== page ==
My model of the Creative Curriculum is an ongoing research project that seeks to bring together elements from research on evolving models of curriculum with best practice thinking on assessment and on transferable skills education and graduate identity. I first presented on this in Poster form at the 2007 National Assessment Roundtable in Sydney and at the Pedagogical Research in Higher Education conference Conference in Liverpool.
This research project aims to address the question: What are the principles and practices that lead to the development of a curriculum that supports creativity in professional disciplines? I will be conducting further research with educators over the next twelve months and this site is one of the ways that I will be documenting my own ongoing encounters with curriculum renewal.
The model draws on a variety of research but has been particularly influenced by three areas of research:
Reflection-in-action: Donald Schon’s work on the reflective practitioner has been widely influential. Lynette Sheridan Burns (2002) has applied this to journalism arguing that journalism education should help students map journalism outcomes as an integrated suite of decision-making processes.
Knowledge artefacts: Seymour Papert’s constructioNism – a reformulation of Piaget’s constructiVism – developed at MIT’s Media Lab, highlights the personalised production of “knowledge artefacts” as well as the social nature of the learning processes. Papert shifts the epistemological emphasis from universals to “individual learners’ conversation with their own favorite representations, artifacts, or objects-to-think with.” (Ackerman nd: 4). In a production-oriented discipline like journalism or any of the creative arts this insight about “objects-to-think-with” becomes particularly pertinent.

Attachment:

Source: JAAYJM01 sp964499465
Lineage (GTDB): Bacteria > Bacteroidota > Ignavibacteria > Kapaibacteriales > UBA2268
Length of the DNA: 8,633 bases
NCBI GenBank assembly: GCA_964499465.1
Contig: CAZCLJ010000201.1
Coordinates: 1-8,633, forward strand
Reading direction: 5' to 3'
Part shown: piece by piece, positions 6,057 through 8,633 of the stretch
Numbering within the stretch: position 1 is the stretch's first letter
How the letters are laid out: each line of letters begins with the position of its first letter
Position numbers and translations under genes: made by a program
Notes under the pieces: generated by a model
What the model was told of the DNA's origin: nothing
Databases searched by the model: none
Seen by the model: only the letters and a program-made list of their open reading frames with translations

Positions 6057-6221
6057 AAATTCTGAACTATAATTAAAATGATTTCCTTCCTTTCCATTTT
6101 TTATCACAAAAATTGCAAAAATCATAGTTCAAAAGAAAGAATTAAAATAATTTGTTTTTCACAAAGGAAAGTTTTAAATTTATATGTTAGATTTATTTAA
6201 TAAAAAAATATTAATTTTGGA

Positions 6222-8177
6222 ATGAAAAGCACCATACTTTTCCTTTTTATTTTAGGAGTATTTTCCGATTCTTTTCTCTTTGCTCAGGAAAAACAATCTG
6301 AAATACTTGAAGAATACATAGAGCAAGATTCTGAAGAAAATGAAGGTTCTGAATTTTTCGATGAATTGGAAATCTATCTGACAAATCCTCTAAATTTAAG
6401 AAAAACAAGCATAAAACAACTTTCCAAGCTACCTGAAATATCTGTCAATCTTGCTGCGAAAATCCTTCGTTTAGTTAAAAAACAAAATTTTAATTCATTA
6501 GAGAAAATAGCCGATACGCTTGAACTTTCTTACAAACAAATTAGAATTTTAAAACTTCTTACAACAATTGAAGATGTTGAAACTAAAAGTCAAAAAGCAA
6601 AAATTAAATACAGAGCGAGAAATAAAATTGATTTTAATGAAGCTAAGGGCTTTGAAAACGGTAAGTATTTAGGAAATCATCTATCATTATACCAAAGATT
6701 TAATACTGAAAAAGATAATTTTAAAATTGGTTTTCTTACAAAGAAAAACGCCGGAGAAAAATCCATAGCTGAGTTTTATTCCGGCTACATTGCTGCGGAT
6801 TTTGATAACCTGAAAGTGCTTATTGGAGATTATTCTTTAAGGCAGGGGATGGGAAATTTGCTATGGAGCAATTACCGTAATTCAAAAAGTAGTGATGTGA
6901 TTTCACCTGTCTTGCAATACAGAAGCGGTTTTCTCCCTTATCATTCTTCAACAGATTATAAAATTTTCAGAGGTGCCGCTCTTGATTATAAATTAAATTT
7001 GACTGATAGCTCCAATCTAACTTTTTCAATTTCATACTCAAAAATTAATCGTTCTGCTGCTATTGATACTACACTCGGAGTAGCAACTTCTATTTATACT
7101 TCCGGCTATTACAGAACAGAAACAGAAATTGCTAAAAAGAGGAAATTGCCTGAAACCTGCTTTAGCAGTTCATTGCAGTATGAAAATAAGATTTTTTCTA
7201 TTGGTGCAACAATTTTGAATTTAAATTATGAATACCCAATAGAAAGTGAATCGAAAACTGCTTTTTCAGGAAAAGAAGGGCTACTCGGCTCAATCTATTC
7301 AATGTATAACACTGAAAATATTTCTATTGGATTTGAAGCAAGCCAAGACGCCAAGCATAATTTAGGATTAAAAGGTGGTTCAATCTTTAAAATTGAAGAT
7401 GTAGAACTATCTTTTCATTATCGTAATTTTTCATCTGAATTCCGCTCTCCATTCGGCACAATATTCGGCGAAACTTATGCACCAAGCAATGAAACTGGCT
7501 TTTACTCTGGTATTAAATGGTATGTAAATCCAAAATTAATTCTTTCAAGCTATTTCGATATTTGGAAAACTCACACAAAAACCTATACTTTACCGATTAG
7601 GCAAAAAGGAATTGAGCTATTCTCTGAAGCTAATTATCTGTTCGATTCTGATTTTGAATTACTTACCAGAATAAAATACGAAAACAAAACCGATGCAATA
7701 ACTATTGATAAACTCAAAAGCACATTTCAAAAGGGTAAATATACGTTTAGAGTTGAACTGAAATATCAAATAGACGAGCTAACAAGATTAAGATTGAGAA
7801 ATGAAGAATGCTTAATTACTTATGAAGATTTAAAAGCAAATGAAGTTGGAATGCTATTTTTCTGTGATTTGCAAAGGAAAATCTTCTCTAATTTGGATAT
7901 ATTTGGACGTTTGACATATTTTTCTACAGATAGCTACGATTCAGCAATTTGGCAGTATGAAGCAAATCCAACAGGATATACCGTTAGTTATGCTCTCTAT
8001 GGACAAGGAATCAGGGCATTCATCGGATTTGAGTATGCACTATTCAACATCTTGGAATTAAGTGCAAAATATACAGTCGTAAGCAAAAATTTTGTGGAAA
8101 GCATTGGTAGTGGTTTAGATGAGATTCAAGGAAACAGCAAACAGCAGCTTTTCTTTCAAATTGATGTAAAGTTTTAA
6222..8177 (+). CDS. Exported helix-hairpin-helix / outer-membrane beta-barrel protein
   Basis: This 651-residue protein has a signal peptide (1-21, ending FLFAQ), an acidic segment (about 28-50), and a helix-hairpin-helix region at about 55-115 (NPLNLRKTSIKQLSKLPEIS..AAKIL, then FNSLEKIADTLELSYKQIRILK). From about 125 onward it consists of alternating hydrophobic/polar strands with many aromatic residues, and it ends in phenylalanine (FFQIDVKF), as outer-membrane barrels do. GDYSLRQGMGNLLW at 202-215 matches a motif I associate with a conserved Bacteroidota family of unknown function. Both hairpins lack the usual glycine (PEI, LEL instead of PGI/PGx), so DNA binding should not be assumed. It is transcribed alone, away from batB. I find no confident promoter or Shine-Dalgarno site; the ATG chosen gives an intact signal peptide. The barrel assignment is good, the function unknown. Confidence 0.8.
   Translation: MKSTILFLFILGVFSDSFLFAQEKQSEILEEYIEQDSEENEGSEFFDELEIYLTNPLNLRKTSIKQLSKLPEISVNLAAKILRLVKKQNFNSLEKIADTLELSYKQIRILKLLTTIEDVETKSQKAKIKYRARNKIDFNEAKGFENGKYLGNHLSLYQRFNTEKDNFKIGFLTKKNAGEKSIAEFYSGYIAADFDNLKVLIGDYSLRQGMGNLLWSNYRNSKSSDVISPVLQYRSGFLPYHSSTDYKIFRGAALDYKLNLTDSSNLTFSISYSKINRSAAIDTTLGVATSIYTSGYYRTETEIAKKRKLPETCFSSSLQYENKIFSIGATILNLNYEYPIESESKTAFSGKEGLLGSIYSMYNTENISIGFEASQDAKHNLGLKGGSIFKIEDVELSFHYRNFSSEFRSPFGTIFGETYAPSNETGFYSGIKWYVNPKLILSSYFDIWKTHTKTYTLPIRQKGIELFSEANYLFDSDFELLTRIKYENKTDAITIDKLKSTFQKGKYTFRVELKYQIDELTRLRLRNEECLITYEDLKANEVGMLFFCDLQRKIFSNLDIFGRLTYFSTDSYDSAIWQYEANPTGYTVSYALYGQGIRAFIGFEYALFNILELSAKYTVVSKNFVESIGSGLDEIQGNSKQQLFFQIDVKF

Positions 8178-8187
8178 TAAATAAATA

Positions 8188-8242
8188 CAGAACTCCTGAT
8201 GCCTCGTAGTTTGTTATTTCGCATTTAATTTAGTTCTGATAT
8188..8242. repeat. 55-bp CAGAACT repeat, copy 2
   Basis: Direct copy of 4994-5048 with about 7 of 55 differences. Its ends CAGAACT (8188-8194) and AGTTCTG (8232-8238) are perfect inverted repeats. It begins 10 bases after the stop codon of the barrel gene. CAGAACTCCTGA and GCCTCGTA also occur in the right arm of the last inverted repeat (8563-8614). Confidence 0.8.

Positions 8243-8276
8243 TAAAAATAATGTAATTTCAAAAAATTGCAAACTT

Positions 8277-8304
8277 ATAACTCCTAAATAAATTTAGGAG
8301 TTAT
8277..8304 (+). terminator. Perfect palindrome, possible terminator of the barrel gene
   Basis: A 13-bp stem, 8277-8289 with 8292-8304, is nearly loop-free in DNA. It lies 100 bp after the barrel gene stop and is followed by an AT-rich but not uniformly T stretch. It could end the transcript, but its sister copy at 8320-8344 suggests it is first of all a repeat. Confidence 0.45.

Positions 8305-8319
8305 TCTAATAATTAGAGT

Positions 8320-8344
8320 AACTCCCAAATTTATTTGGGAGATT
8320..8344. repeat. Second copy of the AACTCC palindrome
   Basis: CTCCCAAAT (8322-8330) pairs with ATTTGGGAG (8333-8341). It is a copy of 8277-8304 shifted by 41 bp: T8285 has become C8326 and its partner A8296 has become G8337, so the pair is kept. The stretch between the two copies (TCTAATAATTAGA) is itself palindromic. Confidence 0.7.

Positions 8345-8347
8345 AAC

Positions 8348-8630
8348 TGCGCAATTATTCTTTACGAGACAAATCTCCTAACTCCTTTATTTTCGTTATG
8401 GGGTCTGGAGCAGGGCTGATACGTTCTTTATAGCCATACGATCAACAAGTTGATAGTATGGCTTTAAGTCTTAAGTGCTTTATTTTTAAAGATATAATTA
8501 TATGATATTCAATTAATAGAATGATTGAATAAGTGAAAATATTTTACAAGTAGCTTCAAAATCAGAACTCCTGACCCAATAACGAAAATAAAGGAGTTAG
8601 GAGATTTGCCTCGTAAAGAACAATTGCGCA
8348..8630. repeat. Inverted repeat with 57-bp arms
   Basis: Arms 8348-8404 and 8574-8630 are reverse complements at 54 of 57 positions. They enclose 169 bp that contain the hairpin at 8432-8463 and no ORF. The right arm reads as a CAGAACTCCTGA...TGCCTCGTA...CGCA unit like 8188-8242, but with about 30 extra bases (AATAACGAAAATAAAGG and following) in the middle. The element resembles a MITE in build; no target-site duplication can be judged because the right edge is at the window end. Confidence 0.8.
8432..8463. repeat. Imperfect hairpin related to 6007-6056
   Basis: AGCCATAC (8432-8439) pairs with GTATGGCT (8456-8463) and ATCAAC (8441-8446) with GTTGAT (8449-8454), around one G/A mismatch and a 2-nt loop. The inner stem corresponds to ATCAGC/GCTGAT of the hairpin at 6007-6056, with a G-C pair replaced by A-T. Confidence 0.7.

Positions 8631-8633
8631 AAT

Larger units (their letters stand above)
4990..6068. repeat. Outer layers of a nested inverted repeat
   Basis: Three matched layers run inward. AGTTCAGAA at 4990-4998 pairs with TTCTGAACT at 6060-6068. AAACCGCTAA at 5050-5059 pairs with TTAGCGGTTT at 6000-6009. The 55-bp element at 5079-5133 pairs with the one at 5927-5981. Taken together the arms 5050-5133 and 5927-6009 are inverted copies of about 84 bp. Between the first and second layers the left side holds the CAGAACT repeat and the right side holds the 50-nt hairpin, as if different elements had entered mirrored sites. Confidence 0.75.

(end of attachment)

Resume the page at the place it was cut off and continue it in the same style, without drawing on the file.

Convergence is the key professional imperative currently driving journalism education in a media environment that is undergoing a major shift with the rapid integration of web-based multimedia into all aspects of news and entertainment media production. Jenkins (2006) argues that we must understand media convergence as the intersection of technological, economic and cultural processes including globalisation, cultural hybridity and “a new participatory folk culture”. This emergent paradigm – convergence/multimodality/hybridity – has important implications for pedagogical practice as well as professional outcomes in journalism and media arts education.
The current revised version of the model incorporates graduate identity statements derived from our research on journalism curriculum renewal and graduate qualities
Ackerman, Edith, nd. “Piaget’s Constructivism, Papert’s Constructionism: What’s the difference?”
Barnett, Ronald, Gareth Parry & Kelly Coate, 2001, “Conceptualising Curriculum Change” Teaching in Higher Education, Vol. 6, No. 4 p.437
Herrington, J., Oliver R., and T. C. Reeves, “Patterns of Engagement in Authentic Online Learning Environments,” Australian Journal of Educational Technology, Vol. 19, No. 1, 2003, pp. 59–71.
McWilliam, Erica, 2007, “Is Creativity teachable? Conceptualising the Creativity/Pedagogy Relationship in Higher Education,” in Enhancing Higher Education, Theory and Scholarship, Proceedings of the 30th HERDSA Annual Conference [CD-ROM], Adelaide, 8-11 July
Sheridan Burns, Lynette, 2002, Understanding Journalism, London: Sage .